Plaintiffs do not have standing to challenge the residency
requirement unless the Commission would grant them a license
but for that requirement. However, that proposition is
contrary to established law. For example, in Ne. Florida
Chapter of Associated Gen. Contractors of Am. v. City of
Jacksonville, Fla., 508 U.S.656 (1993), a case in which
the plaintiff brought an equal protection challenge to a city
ordinance giving preferential treatment to minority-owned
businesses in awarding city contracts, the Supreme Court
When the government erects a barrier that makes it more
difficult for members of one group to obtain a benefit than
it is for members of another group, a member of the
former group seeking to challenge the barrier need not allege
that he would have obtained the benefit but for the barrier
in order to establish standing. The “injury in
fact” in an equal protection case of this variety is
the denial of equal treatment resulting from the imposition
of the barrier, not the ultimate inability to obtain the
benefit. . . . And in the context of a challenge to a
set-aside program, the “injury in fact” is
the inability to compete on an equal footing in the
bidding process, not the loss of a contract
U.S. at 666 (emphasis added). To establish standing, the
plaintiff in that case “need[ed] only [to] demonstrate
that it [was] able and ready to bid on contracts and that a
discriminatory policy prevent[ed] it from doing so on an
equal basis.” Id. Courts have applied
Florida Chapter's “equal footing”
doctrine to find standing where plaintiffs challenge state
laws they allege are discriminatory under the dormant
Commerce Clause. See Conservation Force, Inc. v.
Manning, 301 F.3d 985, 990 n.3 (9th Cir. 2002) (citing
Florida Chapter's “inability to compete on
an equal footing” as sufficient injury when nonresident
plaintiffs brought a dormant Commerce Clause challenge to
Arizona's cap on the percentage of hunting permits issued
to nonresidents); All. for Clean Coal v.
Miller, 44 F.3d 591, 594 (7th Cir. 1995) (stating, in
the context of a dormant Commerce Clause challenge to an
Illinois statute, that “the injury is not a particular
lost sale but the ‘inability to compete on an equal
in Maxwell's Pic-Pac, Inc. v. Dehner, 887
F.Supp.2d 733 (W.D. Ky.
aff'd in part, rev'd in part, 739 F.3d 936
(6th Cir. 2014), the district court found that plaintiffs had
standing to bring an equal protection challenge to an
allegedly discriminatory liquor licensing law. 887 F.Supp.2d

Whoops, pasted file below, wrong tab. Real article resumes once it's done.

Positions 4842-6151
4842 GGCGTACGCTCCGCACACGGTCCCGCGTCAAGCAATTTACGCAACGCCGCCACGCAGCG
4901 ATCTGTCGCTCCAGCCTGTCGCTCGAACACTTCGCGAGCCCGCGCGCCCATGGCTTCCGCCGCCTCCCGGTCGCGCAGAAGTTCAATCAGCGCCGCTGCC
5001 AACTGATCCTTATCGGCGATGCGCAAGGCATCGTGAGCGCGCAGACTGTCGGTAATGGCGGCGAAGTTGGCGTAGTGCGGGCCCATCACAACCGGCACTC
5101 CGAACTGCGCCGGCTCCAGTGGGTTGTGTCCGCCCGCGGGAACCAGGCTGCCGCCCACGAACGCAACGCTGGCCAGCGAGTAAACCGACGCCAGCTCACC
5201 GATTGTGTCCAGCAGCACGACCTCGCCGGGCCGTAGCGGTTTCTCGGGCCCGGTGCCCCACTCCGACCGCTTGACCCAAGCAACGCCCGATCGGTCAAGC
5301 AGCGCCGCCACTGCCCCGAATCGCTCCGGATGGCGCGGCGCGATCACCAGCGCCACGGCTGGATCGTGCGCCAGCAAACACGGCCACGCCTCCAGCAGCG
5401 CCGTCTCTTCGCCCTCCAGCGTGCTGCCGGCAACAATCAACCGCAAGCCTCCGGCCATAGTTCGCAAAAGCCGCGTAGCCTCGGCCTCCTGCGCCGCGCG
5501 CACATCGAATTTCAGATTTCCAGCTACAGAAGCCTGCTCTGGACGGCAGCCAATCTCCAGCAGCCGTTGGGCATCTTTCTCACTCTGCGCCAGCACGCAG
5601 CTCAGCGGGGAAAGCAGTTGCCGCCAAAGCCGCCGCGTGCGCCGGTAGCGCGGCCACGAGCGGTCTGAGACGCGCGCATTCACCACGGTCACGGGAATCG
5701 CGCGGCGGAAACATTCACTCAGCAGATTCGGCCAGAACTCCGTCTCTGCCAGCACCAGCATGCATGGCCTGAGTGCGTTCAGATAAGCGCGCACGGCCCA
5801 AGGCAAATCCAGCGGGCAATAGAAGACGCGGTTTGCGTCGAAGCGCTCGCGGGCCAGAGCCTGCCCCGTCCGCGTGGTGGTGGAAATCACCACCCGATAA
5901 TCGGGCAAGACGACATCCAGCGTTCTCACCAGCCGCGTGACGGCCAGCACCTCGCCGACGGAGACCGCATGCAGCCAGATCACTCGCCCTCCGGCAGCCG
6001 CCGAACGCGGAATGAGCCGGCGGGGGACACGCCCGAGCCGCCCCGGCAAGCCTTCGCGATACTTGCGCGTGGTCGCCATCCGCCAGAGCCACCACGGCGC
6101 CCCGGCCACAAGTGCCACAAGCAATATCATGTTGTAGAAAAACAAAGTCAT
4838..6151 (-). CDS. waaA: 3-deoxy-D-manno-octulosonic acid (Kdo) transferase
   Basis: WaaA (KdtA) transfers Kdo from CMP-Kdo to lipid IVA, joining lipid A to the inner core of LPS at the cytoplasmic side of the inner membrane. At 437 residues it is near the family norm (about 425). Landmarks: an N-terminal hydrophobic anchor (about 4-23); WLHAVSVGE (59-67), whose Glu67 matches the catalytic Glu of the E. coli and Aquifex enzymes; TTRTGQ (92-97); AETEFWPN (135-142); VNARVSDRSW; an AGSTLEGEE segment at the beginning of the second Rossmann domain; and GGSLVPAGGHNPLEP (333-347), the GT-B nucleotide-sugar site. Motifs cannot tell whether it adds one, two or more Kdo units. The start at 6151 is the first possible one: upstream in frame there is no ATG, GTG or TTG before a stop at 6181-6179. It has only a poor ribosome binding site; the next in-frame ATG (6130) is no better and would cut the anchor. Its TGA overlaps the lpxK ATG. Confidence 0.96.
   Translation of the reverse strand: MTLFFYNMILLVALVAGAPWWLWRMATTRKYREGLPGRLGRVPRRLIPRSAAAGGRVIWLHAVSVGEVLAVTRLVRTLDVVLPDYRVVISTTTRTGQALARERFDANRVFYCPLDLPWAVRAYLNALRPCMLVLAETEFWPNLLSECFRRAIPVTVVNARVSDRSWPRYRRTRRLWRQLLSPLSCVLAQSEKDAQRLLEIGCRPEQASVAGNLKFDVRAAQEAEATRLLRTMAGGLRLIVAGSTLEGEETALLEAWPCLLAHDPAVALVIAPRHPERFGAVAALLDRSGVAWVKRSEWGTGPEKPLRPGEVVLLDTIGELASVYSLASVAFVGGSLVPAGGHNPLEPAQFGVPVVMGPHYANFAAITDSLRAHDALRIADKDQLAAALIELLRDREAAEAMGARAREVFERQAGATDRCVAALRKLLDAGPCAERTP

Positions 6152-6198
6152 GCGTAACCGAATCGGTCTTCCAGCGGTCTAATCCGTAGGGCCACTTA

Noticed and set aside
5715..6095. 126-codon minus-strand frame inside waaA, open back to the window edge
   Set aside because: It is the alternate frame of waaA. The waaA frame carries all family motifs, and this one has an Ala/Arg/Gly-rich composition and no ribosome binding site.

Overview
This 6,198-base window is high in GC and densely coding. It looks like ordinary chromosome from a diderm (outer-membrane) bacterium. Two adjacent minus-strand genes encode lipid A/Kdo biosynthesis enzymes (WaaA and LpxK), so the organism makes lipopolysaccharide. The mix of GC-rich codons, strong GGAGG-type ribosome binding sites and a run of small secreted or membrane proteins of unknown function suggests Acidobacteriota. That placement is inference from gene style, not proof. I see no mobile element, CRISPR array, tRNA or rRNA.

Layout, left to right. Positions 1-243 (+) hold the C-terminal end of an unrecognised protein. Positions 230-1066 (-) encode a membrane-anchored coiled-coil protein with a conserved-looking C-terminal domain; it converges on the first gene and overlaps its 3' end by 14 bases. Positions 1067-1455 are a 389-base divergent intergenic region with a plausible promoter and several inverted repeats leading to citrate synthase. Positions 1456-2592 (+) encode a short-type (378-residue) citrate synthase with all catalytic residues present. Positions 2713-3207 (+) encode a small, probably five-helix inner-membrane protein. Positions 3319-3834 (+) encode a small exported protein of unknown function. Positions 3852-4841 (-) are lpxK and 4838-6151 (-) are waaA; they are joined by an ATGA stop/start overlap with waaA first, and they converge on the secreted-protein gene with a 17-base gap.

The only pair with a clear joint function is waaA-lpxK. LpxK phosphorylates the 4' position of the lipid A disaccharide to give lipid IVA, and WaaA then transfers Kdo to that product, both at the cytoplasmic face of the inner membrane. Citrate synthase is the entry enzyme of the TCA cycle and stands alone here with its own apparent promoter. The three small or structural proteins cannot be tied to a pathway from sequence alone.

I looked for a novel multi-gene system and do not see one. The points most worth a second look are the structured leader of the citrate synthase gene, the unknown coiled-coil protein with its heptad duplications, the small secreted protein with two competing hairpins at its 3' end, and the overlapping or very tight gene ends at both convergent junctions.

733, 742 (“The Intervening Defendant also argues that a
favorable decision from this Court would not redress the
alleged injury because it would not guarantee Plaintiffs
licenses to sell liquor and wine. Though this premise is
surely correct, the conclusion drawn from it mistakes the
nature of the alleged injury. The harm Plaintiffs suffer is
not that some retailers have licenses while they do not; it
is that Plaintiffs cannot apply for licenses on the same
footing as other retailers.”).
Florida Chapter, Plaintiffs need not prove that they
“would . . . obtain the benefit [of a retail package
store license] but for the barrier [of the residency
requirement] in order to establish standing.” 508 U.S.
at 666. Rather, for standing purposes, they need only show
that they are “able and ready” to apply for a
retail package store license and “that a discriminatory
policy prevents [them] from doing so on an equal
basis.” Id. The filings in this case support
Plaintiffs' readiness to apply for a retail package store
license. (Docket No. 1-1 at 4, ¶¶ 11-15; Docket No.
55-1 at 1-3, ¶¶ 3-15; Docket No. 63-1 at 1-2,
¶¶ 2-6). And the crux of the dormant Commerce
Clause challenge to the residency requirement is that it
allegedly impermissibly favors Tennessee interests, not
allowing non-residents to obtain a retail package store
license on equal footing as Tennessee residents.
respect to ripeness, the Court finds that the constitutional
challenge is ripe for decision. In order to determine if an
issue is ripe, the Court considers “the fitness of the
issues for judicial decision” and “the hardship
to the parties of withholding court consideration.”
Thomas v. Union Carbide Agr. Prod. Co., 473 U.S.
568, 581 (1985) (internal quotation marks and citation
omitted). The Court agrees that the constitutional challenge
meets the fitness requirement because “[t]he issue
presented in this case is purely legal, and will not be
clarified by further factual development.” Union
Carbide, 473 U.S. at 581. Furthermore, the Court agrees
that “denying prompt judicial review would impose a
substantial hardship” on Plaintiffs, Susan B.
Anthony List v. Driehaus, 134 S.Ct. 2334, 2347 (2014),
namely leaving them subject to the allegedly discriminatory
foregoing reasons, the Court hereby DENIES Defendant
Association's Rule 56(d) Motion, (Docket No. 69), for
leave to conduct discovery prior to responding to Plaintiff
Tennessee Fine Wines' Motion for Partial Summary
Judgment, (Docket No. 55), and Plaintiff Affluere's
Motion for Preliminary Injunction, (Docket No. 63). Defendant
Association has twenty-one (21) days from entry of ...